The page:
• A completely torn rotator cuff that cannot be repaired
  • Cuff tear arthropathy
  • Shoulder arthritis
  • A previous shoulder replacement that was unsuccessful
  • Severe shoulder pain and difficulty lifting your arm away from the side or over the head
  • A complex fracture of the shoulder joint
  • A chronic shoulder dislocation
  • A tumor of the shoulder joint


The most common symptoms that affect the shoulder joint include pain that worsens at night or when resting the arm, muscle stiffness and weakness, skin discoloration or bruising, swelling, pain with movement, or an inability to rotate or raise the arm through a normal range of movement. There may be a clicking, popping, or grinding sensation when moving the arm. The shoulder may also feel loose like it could pop or slide out of place. For fractures and dislocations, the shoulder may also appear deformed.


In all cases, the first course of treatment should be conservative measures such as:

  • Activity modification
  • Physical therapy
  • Chiropractic care
  • Cortisone injections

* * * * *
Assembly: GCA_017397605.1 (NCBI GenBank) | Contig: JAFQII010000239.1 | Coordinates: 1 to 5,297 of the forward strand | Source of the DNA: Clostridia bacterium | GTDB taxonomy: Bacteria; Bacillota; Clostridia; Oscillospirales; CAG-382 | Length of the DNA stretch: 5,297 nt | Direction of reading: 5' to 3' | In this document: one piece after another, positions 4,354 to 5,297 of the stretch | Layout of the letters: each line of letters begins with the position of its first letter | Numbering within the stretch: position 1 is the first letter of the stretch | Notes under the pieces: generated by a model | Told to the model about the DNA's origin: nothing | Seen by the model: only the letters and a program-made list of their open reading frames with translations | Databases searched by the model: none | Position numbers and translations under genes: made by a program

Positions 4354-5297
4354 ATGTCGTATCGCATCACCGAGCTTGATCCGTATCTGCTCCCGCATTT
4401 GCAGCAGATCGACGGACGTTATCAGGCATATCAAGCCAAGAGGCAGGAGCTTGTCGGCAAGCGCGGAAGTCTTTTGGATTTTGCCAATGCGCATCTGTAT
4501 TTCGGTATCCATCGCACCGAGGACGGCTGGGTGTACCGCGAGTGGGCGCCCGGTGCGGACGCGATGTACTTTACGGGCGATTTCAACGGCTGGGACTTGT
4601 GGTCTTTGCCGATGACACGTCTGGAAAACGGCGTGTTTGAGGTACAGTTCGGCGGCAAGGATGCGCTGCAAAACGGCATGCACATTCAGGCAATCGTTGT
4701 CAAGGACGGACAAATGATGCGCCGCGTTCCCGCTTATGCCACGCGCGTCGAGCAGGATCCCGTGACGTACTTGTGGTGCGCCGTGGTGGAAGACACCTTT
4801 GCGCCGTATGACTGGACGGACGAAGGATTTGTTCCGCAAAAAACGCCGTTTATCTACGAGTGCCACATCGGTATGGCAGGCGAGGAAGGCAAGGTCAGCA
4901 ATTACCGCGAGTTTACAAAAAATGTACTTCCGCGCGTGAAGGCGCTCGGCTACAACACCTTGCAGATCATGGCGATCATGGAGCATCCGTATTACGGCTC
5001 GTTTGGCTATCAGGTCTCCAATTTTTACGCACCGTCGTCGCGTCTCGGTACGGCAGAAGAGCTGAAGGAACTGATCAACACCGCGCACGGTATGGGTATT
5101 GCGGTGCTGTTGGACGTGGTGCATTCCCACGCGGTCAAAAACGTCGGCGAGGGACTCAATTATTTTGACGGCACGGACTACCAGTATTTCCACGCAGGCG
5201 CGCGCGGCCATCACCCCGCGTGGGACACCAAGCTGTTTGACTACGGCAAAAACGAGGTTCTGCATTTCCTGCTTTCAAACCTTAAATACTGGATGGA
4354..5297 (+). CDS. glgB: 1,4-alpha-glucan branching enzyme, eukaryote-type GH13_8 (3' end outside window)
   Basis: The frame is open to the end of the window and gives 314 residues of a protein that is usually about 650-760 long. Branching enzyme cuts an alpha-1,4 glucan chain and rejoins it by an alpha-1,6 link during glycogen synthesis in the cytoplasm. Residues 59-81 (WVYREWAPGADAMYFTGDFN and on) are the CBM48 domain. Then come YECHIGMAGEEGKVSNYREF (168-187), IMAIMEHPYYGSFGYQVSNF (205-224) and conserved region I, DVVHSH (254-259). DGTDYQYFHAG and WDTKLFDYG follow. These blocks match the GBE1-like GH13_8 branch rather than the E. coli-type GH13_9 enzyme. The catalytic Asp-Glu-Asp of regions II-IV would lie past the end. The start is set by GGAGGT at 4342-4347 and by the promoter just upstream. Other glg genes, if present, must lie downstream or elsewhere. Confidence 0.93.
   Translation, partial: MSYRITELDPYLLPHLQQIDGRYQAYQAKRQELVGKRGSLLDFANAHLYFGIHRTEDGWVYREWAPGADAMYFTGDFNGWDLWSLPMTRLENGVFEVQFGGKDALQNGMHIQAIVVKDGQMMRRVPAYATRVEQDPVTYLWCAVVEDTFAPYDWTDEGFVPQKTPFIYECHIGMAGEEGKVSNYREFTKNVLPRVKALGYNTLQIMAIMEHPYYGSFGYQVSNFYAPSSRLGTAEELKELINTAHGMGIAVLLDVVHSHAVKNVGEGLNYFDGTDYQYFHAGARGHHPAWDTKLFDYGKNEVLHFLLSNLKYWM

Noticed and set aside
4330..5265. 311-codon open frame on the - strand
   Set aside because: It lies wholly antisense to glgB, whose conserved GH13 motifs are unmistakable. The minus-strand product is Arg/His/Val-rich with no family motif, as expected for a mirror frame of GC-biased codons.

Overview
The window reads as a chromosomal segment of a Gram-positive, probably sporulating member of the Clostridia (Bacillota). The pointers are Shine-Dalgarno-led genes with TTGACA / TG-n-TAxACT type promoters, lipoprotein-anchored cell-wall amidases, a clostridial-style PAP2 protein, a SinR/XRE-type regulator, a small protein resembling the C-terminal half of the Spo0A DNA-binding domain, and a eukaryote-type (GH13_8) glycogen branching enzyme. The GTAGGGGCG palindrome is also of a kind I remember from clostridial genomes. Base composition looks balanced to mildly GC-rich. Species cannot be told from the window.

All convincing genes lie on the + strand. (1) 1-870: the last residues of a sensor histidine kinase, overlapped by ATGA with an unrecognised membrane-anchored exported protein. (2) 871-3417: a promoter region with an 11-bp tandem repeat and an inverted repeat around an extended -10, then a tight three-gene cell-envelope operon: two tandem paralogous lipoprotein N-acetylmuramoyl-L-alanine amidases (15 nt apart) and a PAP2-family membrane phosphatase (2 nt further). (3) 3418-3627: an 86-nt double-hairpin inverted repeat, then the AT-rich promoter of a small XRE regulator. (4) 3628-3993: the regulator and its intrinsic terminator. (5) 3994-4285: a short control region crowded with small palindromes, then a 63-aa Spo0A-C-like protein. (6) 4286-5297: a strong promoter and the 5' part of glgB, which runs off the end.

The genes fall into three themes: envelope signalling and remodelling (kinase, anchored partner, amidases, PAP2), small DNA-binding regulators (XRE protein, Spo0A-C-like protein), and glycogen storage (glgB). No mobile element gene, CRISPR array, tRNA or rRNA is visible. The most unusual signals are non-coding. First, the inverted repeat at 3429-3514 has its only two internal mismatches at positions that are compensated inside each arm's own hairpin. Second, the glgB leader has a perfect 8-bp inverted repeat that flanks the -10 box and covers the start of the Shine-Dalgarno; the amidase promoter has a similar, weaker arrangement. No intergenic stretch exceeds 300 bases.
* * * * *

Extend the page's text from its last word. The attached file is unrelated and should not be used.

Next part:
• Immobilization of the shoulder with a brace or sling
  • Over-the-counter medications like ibuprofen, naproxen, and acetaminophen to help with pain
  • Stronger prescription medication, if required


Reverse total shoulder replacement may be recommended for a completely torn rotator cuff that cannot be repaired, cuff tear arthropathy, or a previous shoulder replacement that was unsuccessful. It may also be an option if conservative measures fail to relieve pain. Other common surgery indications include severe shoulder fractures or a suspected tumor.


The overriding goal of the orthopedic experts at Advanced Orthopedics in Denver, Parker, or Aurora, Colorado, is to help you regain full strength, mobility, and relief from pain. Understanding the actions that may have led to your injury is important when developing an effective treatment strategy. X-rays and examinations are typically all that is needed to diagnose shoulder arthritis associated with a rotator cuff tear. Occasionally, a CT scan or MRI may be ordered to confirm the diagnosis or to evaluate bone wear. Typically, the ball will demonstrate instability in the superior direction since the rotator cuff is not there to provide stability. There may also be evidence of wear on the acromion (the bone on the top of the shoulder). Whatever it takes, you can count on the experienced professionals at Advanced Orthopedics not just to deliver the best care but to help you improve your quality of life.


Most Recent Article

Compartment Syndrome
Compartment Syndrome

Compartment Syndrome

Compartment syndrome is a painful condition that is the result of a buildup of pressure around a muscle within a muscle compartment. This pressure can

Read More »

More Articles

Articles By Category

Skip to content